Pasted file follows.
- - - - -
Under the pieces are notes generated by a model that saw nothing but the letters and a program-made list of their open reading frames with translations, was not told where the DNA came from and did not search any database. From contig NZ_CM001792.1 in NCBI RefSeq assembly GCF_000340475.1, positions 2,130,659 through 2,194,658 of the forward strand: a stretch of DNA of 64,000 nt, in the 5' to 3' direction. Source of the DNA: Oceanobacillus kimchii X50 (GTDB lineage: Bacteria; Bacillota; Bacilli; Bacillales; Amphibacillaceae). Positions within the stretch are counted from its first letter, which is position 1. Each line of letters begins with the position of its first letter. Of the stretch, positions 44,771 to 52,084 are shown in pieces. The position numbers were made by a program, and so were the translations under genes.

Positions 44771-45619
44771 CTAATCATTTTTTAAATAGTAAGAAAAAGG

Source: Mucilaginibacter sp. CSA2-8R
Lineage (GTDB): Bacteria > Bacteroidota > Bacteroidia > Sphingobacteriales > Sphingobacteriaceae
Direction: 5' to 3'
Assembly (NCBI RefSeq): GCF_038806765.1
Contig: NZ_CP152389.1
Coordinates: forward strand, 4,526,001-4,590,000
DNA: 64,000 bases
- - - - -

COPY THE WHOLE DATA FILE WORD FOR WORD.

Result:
Under the pieces are notes generated by a model that saw nothing but the letters and a program-made list of their open reading frames with translations, was not told where the DNA came from and did not search any database. From contig NZ_CM001792.1 in NCBI RefSeq assembly GCF_000340475.1, positions 2,130,659 through 2,194,658 of the forward strand: a stretch of DNA of 64,000 nt, in the 5' to 3' direction. Source of the DNA: Oceanobacillus kimchii X50 (GTDB lineage: Bacteria; Bacillota; Bacilli; Bacillales; Amphibacillaceae). Positions within the stretch are counted from its first letter, which is position 1. Each line of letters begins with the position of its first letter. Of the stretch, positions 44,771 to 52,084 are shown in pieces. The position numbers were made by a program, and so were the translations under genes.

Positions 44771-45619
44771 CTAATCATTTTTTAAATAGTAAGAAAAAGG

Source: Mucilaginibacter sp. CSA2-8R
Lineage (GTDB): Bacteria > Bacteroidota > Bacteroidia > Sphingobacteriales > Sphingobacteriaceae
Direction: 5' to 3'
Assembly (NCBI RefSeq): GCF_038806765.1
Contig: NZ_CP152389.1
Coordinates: forward strand, 4,526,001-4,590,000
DNA: 64,000 bases